I've always been fascinated by the growth of evangelical faith in Asian-American contexts. Early in my ministry, I served as the English service preacher at the Buffalo Chinese Christian Church-- and later did some training for Overseas Chinese Mission. It was not for long, but long enough to get me interested in the culture and what God was doing there.
It has almost become a stereotype that some of the largest university student ministries in at many universities are predominantly Asian. So, I am interested when real research comes out.
Cathy Grossman digs a little deeper and provides a fascinating analysis of some new Pew Forum data in USAToday:
Asian Americans are "the fastest-growing race group, and they are bringing with them a diversity of faiths," says Cary Funk, senior researcher for Pew Forum on Religion & Public Life, which released the report today.
The survey of 3,511 adults, conducted in English and seven Asian languages, was large enough to establish data about the six largest groups: Chinese, Filipino, Indian, Vietnamese, Korean and Japanese.
• The greatest overall number (42%) are Christians, chiefly Protestant or Roman Catholic. Fourteen percent are Buddhist, and 10% are Hindu. Twenty-six percent are unaffiliated.
• National origin makes a difference. Korean Americans may be politically conservative because 40% are evangelical Protestants.
• All but one group was dominated by a single religion -- or lack of religion.
Chinese Americans are overwhelmingly unaffiliated (52%), and Catholicism is dominant for Filipino Americans (65%). A majority of Indian Americans are Hindu (51%), and most Korean Americans are Protestant (61%). Buddhists dominate among Vietnamese Americans (43%). Japanese Americans are more diverse: 33% Protestant, 32% unaffiliated and 25% Buddhist.
• The Christians are particularly devout: Three out of four Asian-American evangelical Protestants (76%) say they attend church weekly, compared with 64% of U.S. white evangelicals.
• Buddhists and Hindus cling to traditions in largely Christian America: 67% of Buddhists say they believe in ancestral spirits; 78% of Hindus say they maintain a shrine in their home, and 95% say they celebrate Diwali, a Hindu festival of light.
• Like most Americans who mix traditions, the Asian-American survey finds 76% of Buddhists and 73% of Hindus also celebrate Christmas. Exactly how they mark it -- as a secular celebration or as the birth of Jesus, the Christian savior -- was not asked in the survey.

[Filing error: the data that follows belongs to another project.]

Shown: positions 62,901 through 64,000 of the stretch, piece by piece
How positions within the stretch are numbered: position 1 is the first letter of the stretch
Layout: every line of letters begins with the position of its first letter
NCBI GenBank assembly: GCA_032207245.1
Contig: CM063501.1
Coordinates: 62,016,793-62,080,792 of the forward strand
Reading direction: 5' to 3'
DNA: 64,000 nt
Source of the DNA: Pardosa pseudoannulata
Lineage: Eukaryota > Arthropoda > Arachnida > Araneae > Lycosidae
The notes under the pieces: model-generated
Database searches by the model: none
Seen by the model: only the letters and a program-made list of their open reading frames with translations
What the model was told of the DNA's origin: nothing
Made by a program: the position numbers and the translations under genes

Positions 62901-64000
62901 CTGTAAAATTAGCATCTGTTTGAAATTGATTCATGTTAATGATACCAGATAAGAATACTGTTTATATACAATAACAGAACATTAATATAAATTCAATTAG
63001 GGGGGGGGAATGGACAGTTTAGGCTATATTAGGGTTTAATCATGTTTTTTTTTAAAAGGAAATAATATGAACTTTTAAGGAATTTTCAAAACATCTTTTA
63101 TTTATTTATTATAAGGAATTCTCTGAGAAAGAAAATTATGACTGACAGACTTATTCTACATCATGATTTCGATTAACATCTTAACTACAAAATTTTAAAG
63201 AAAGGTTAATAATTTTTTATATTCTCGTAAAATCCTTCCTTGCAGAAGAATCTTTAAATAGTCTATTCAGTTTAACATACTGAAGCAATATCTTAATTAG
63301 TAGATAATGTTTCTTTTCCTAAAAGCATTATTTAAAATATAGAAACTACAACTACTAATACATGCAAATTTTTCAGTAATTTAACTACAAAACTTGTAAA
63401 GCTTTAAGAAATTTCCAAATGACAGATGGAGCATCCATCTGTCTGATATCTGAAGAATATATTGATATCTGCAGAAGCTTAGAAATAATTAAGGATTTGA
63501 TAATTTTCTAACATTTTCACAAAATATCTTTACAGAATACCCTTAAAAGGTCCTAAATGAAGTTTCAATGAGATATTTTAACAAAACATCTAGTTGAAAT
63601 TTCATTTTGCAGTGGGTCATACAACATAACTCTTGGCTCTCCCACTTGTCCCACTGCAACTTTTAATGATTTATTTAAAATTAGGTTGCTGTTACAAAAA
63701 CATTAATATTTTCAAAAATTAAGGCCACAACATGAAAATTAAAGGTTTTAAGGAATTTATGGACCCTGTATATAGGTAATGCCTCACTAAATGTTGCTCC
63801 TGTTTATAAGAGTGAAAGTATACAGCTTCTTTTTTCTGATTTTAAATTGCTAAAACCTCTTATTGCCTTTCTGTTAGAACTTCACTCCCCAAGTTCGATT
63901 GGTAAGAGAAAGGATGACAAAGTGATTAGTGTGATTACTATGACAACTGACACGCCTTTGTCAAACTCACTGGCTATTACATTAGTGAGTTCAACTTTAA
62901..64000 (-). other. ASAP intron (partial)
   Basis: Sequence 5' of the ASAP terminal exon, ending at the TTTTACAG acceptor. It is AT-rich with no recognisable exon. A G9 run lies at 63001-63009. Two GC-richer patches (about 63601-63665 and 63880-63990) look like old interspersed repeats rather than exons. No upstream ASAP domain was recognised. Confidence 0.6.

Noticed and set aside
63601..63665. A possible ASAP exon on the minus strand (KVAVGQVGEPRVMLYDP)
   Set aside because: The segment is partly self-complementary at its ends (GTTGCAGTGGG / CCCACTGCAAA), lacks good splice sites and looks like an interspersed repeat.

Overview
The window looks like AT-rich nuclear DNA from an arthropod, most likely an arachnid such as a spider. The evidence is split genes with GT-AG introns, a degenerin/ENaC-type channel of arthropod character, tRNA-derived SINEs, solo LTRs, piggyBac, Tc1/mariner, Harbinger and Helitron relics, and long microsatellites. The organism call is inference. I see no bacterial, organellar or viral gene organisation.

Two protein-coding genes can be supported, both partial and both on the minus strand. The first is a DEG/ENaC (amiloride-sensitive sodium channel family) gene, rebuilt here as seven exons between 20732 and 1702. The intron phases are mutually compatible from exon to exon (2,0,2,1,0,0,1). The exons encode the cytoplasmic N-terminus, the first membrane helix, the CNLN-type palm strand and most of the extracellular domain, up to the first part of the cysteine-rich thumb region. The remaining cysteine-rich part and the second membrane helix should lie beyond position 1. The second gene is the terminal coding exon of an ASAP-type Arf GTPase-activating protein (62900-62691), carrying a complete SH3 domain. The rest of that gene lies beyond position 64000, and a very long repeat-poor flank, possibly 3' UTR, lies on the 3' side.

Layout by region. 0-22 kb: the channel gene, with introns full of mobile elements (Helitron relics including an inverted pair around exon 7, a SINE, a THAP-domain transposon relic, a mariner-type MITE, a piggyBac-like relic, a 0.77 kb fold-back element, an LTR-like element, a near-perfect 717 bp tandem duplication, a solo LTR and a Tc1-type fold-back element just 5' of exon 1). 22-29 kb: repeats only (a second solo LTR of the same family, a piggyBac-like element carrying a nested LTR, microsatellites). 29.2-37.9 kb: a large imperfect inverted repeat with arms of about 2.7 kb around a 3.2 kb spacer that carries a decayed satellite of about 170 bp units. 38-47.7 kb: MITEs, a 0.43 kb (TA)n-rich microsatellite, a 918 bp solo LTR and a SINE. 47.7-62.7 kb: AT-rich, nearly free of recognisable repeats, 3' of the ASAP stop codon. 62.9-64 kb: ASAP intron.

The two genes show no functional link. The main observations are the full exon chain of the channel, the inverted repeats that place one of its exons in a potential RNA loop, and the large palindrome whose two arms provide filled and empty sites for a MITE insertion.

Mark Altrogge provides some helpful counsel about humility:
We must put humility on. This doesn't mean we fake it, but that we begin to do it, even though it takes effort. Putting on humility isn't easy. After all, it's not easy to be humble when we're as great as we are. But it can be done.
Here are a few suggestions for how to put on humility:
1. Listen to others.
2. Be teachable.
3. Don't blame others for your sins.
4. Don't be so sure you're right all the time.
5. Take an interest in others.
6. Ask for forgiveness; don't just say I'm sorry.
7. Ask for prayer for areas of weakness and temptation.
Yesterday, I mentioned the historic move that Wheaton College recently made over religious liberty concerns. Christianity Today has an interview with more details:
The Wheaton College Board of Trustees has been concerned about the Health and Human Services mandate from the very time that it was first delivered to us, back in September. The Wheaton College board has been keeping abreast of developments throughout the year. I have written on several occasions both to the secretary of Health and Human Services and to the President expressing our concerns on issues of religious liberty as it relates to the mandate. We've also been working in concert with other evangelical institutions here at the Council of Christian Colleges and Universities throughout the year on these issues. By May, the Wheaton College Board of Trustees decided that no remedy was yet forthcoming and therefore it was important for us to file a lawsuit. However, we decided we wanted to wait until the Supreme Court made its decision on the health insurance mandate generally, at the end of June, in case there would be some remedy forthcoming through the Supreme Court decision. When that proved not to be the case, we were ready to file a lawsuit.
Wheaton College is not a partisan institution and the effect of our filing on any political process has played no part at all in any of our board discussions on the issue. The timing of things is driven primarily by the mandate itself. Wheaton College stands to face punitive fines already on January 1, 2013, and I am welcoming incoming freshmen in two weeks. It's already an issue for us in terms of our health insurance and what we provide for this coming academic year. Although we wanted to wait for the Supreme Court decision out of respect for the legal system, we do not believe that we can wait any longer.